There are a lot of books that everyone loves and can’t stop talking about, but when you finally read them, they just aren’t your cup of tea. And then there’s the opposite, those hidden gems that not a lot of people are reading or talking about, and you don’t understand why!
I’m including a list of science fiction, fantasy, and speculative fiction that I really enjoyed, but have 10,000 ratings or less on Goodreads. That’s an arbitrary number but I feel like those are the books that many of you might not have heard of or might just need an extra push to go read.
- Daughters of the Storm by Kim Wilkins: I just finished this book last week, so look out for a full review soon! This book features a Norse-inspired fantasy world and five complicated sisters on a quest to save their dying father. I’ve seen it shelved as YA but it really isn’t. I loved how flawed and different all the sisters were, and how much they view each other with envy and disdain, but also love and compassion when it really matters…most of the time.
- Jade City by Fonda Lee: I read this book during peak quarantine anxiety, so it was really hard for me to focus on the first half of it. Once I got back into the reading groove though, I could not put this down! This book features centers around a gang war in an Asian-inspired world, sibling rivalry, political intrigue, jade that gives people super powers, revenge, and even a sprinkling of romance. It’s incredible!
- Rosewater by Tade Thomspon: This sci-fi novel is set in a futuristic Nigeria. An alien biodome suddenly appears and causes quite an uproar, and people react with everything from panic to reverence and everything in between. This story is the flavor of hard sci-fi and strangeness that I’ve come to associate with Jeff Vandermeer. Although it’s very heavy on the science, this book is surprisingly character-driven, which is ultimately why I enjoyed it so much.
- The Spirit Thief by Rachel Aaron: The first book in the Eli Monpress series, this book is light-hearted and a lot of fun. The entire series just brings a smile to my face with its endearing characters and witty dialogue. The series does eventually grapple with some pretty dark themes, but maintains that light-hearted feeling throughout.
- Three Parts Dead by Max Gladstone: Technically this has more than 10k ratings, but I still don’t think enough people are talking about this series so here it is! This is one of the most…scientific…fantasy books I’ve read. I don’t know how else to describe it, the world building is truly unique and manages to integrate magic powers and gods seamlessly into the modern urban world without quite being urban fantasy either. It blends so many of my favorite genres — sci-fi, fantasy, and mysteries — but not at the expense of lovable, flawed, complex characters.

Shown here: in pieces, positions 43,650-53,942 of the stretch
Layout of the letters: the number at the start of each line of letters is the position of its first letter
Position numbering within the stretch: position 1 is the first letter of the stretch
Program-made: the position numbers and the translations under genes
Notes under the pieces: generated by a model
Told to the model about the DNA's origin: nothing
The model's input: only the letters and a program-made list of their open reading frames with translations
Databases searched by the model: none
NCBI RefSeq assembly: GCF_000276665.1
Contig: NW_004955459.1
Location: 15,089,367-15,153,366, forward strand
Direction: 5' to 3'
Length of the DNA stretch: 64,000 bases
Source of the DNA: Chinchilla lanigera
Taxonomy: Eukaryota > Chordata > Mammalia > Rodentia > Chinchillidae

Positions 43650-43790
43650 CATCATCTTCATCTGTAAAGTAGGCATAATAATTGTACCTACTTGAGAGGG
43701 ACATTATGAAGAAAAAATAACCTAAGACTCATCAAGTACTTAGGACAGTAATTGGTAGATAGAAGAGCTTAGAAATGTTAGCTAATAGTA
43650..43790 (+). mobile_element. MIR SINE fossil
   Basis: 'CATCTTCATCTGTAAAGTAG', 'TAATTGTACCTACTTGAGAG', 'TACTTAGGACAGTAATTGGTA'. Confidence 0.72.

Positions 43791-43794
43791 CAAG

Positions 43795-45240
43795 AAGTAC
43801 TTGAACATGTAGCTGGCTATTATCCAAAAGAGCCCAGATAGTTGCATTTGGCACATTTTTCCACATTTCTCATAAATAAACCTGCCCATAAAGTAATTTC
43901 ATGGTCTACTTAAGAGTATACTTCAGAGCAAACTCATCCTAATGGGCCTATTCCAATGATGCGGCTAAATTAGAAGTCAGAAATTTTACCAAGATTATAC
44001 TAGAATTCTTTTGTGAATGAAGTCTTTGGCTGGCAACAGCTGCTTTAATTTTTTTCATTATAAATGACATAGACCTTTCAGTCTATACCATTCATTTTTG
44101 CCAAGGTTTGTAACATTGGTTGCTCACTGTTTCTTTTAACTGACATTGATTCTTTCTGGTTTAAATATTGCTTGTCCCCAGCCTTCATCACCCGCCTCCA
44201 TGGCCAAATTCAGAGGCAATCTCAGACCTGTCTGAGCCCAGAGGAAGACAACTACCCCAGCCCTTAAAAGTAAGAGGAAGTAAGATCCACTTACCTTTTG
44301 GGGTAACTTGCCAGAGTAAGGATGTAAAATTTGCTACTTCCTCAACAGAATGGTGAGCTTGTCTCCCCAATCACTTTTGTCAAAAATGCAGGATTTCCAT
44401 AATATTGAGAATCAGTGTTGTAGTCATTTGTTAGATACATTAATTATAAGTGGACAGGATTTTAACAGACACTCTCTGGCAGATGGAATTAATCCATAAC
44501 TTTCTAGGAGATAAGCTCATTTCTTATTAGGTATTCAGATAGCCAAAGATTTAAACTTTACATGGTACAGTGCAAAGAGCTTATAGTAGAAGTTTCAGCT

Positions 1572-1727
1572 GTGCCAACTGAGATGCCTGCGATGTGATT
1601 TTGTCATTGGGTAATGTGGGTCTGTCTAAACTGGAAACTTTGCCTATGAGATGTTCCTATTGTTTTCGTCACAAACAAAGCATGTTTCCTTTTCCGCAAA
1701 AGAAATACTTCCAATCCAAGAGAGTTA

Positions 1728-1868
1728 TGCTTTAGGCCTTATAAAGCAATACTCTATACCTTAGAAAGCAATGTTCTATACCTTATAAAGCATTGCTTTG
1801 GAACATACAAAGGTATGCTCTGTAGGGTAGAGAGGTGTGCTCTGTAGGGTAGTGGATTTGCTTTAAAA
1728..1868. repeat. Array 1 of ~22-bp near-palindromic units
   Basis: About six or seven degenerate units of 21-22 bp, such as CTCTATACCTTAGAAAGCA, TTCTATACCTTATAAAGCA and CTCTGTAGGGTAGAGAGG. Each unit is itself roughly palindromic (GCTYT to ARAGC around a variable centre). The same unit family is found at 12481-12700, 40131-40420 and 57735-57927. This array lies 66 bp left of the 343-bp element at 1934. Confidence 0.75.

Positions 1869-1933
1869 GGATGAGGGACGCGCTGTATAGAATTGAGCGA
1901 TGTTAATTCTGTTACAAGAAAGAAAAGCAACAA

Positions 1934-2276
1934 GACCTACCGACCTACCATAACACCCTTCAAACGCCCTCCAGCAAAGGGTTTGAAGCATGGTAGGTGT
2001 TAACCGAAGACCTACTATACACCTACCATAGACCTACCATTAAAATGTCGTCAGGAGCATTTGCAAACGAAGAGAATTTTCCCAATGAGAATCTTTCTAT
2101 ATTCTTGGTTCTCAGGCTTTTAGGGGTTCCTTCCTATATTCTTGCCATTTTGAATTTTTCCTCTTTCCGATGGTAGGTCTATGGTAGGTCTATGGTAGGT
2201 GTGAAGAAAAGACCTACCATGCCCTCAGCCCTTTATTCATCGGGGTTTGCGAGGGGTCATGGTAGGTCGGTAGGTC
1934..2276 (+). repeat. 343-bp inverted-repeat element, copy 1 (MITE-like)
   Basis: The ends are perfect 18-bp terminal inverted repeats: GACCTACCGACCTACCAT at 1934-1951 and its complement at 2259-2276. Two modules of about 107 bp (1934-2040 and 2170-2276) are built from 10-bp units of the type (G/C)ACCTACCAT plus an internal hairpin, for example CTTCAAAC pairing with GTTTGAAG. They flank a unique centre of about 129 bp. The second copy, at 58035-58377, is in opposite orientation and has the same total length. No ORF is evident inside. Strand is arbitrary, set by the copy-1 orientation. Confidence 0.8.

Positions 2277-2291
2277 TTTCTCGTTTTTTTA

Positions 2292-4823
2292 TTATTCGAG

- The Book of M by Peng Shepherd: This is another book that has closer to 12k ratings, but I really loved this book and can’t recommend it enough. It is such a thoughtful, poignant, and beautiful take on the post-apocalyptic story, full of folklore and myth on shadows and memories. It is also such a loving ode to human ingenuity and love.
This is one of the best examples I’ve read of someone outside my culture respectfully borrowing and reworking parts of Hindu mythology into something new. Usually it feels like “Let me, the pedantic white person who has done their research, explain this exotic story to you” and it makes me want to roll my eyes, or the story is portrayed just a little bit off from what the story is actually about (the latter sometimes happens even when the author is a PoC). In this case, it was clear that the author had a lot of love and respect to go with her research (if not actual people in her life who might have told her this story) and that went a long way.
- Wake of Vultures by Lila Bowen: This is a western that mixes in magical elements. Nettie is such a spunky and loudmouthed protagonist, and one of the best parts of this book is Nettie’s exploration of identity. Part of Nettie’s character growth is her realizing she is nonbinary, but the author uses “she” pronouns in this book as she figures out her identity. It was really awesome to see a young person of color discover their newfound powers and inner strength alongside the typical fast-paced fun that is typical of westerns.
- The Stars are Legion by Kameron Hurley: If you are squeamish this book isn’t for you, it’s pretty bloody and the premise is that even the spaceships in this world are made of organic matter and subject to infection and rot. This book has a truly strange and slightly disturbing world, but it’s a very gripping story. The main character, Zan, starts out having lost her memories, and soon has to decide who to trust in her quest to reclaim her identity and save those she cares about. This book is full of plot twists and manipulative characters, it’s not quite “fun” but certainly entertaining.